Four years after a man fell in love with a mannequin brought to life, a new story emerges in this sequel that brings back the original’s breakout supporting character.
Jason Williamson has just gotten a new job at Prince and Company, Immediately, he finds himself somewhat on blast from the new store manager, Mr. James. Jason is to work on an upcoming event with Hollywood Montrose. The event involves the 1000th anniversary of a story involving an enchanted peasant girl from Germany whose love for the prince resulted in her being frozen by a sorcerer hired by the queen. If the peasant girl were to find true love within the millennium, she will be brough back to life.
When Jason takes off the peasant girl statue’s necklace, the mannequin comes to life. She is the actual girl in the story, Jessie, who mistakes Jason for her love Prince William, who turns out to be the descendant of the prince himself. Jason and Jessie soon find themselves falling for each other, but the descendant of the sorcerer, Count Spretzle, has learned of the curse being broken and he intends to make sure the curse is never lifted again and will do anything to ensure he brings Jessie back to Germany.
When Mannequin came out in 1987, it was a major hit at the box office, so it was inevitable that somehow, someway, there would be a sequel. Well, sadly, lightning didn’t strike twice as the film was a box office disaster. However, the story seems to be very interesting in terms of who the new mannequin is in this one. From an Egyptian princess who travels through time to eventually find her true love, this one involves a millennial curse in which a commoner who loves a prince finds true love in the descendant of said prince.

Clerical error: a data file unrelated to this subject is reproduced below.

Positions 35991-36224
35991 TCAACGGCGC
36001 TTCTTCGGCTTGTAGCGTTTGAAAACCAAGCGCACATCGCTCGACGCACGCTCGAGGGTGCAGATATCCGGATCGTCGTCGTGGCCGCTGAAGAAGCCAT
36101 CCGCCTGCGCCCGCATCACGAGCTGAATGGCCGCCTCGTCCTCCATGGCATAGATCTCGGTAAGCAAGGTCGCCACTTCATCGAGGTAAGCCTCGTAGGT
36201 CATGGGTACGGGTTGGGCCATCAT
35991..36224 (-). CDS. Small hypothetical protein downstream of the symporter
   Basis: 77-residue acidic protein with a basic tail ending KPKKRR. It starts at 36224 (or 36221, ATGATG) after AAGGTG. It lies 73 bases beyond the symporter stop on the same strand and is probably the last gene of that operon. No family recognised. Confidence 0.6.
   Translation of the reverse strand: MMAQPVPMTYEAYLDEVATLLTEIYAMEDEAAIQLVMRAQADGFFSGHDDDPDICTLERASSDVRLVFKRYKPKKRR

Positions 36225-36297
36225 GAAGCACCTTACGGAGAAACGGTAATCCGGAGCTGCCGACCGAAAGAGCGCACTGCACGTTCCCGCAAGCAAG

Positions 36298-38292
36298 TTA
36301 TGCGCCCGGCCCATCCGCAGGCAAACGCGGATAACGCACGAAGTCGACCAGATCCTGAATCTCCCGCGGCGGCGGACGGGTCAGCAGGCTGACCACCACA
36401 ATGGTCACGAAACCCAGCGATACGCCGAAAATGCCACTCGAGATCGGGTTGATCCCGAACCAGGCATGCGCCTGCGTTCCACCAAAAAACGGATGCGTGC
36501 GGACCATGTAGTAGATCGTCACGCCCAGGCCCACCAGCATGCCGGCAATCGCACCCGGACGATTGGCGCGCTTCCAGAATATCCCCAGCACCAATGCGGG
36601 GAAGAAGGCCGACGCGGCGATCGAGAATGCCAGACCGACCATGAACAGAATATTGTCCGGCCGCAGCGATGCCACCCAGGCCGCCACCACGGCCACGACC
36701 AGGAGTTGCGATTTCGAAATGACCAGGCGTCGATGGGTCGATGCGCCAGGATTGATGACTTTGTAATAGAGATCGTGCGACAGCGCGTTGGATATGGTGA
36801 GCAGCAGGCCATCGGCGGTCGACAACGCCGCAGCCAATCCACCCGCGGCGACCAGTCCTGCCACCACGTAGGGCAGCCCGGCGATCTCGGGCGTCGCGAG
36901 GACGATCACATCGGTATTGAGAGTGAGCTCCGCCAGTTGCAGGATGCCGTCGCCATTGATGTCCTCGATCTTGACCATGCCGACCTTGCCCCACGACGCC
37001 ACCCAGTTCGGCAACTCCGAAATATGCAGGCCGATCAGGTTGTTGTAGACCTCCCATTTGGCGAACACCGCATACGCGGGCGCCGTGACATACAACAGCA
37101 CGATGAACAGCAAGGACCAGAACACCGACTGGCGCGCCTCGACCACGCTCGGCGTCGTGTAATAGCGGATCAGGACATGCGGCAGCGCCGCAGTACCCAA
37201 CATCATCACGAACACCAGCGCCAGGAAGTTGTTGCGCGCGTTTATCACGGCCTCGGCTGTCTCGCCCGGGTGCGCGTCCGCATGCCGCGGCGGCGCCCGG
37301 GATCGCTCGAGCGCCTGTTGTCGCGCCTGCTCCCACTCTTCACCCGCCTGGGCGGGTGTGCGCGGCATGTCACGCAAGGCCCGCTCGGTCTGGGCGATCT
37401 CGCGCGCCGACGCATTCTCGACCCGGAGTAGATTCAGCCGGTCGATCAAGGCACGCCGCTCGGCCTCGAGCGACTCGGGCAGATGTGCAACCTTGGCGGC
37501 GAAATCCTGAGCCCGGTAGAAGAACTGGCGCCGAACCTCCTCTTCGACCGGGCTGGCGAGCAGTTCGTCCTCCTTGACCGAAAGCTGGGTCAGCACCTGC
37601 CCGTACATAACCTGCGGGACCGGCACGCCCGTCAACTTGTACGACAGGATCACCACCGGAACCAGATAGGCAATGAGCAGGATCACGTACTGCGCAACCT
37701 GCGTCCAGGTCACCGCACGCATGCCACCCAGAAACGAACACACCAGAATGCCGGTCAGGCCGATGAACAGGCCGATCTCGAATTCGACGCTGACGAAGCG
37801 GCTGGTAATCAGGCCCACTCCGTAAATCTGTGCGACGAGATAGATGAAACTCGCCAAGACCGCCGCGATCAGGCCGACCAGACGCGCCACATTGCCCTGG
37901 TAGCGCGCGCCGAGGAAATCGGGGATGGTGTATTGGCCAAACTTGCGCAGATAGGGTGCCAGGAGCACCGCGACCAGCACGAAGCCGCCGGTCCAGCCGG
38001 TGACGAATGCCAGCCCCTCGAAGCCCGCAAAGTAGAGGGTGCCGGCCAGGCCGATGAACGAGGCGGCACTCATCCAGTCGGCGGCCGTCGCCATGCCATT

Where Andrew McCarthy and Kim Cattrall showed perfect chemistry in the original, there are times when the chemistry between Kristy Swanson and William Ragsdale seems a bit out there. Maybe it’s because compared to the strong will of Cattrall’s Emmy, Swanson’s Jessie comes off a bit too quirky. Then again, the blame isn’t on Swanson, but more the script, which makes Jessie seem more air-headed. Ragsdale on the other hand, is wonderful as Jason, who tries to understand the situation he’s now in and goes with the flow.
Stuart Pankin channels a bit like Mr. Richards, but unlike that character, is more committed to Prince & Company and will do anything to keep the store’s success going. Meshach Taylor triumphantly returns to his role of Hollywood, who is still flamboyant and even gets to see what it’s like to become a mannequin himself in one scene, which does bring a bit of some laughs from Swanson. Terry Kiser brings hilarity to the role of villain Count Spretzle, but he could have done without the three idiotic bodyguards, who are obsessed with going to Bermuda for some strange reason. Finally, there’s a surprise character in Andy, played by Andrew Hill Newman. He is revealed to be the Illustra security guard in the finale of the first film who has jumped ship and even has eyes on perfume counter girl Gail, played by Julie Foreman.
Mannequin: On the Move is not a completely bad sequel. There are a few flaws here and there mainly in the script. However, give credit to Kristy Swanson and William Rasgdale for making the most of the film in terms of their chemistry and of course, Hollywood’s fun and dashing return to help save the sequel from complete and utter failure.
WFG RATING: B-
20th Century Fox presents a Gladden Entertainment production. Director: Stewart Raffill. Producer: Edward Rugoff. Writers: Edward Rugoff, David Isaacs, Ken Levine, and Betsy Israel; based on the original characters created by Rugoff and Michael Gottlieb. Cinematography: Larry Pizer. Editing: Joan Chapman and John Rosenberg.
Cast: Kristy Swanson, William Ragsdale, Meshach Taylor, Terry Kiser, Cynthia Harris, Stuart Pankin, Andrew Hill Newman, Julie Foreman, John Edmondson, Phil Latella, Mark Gray.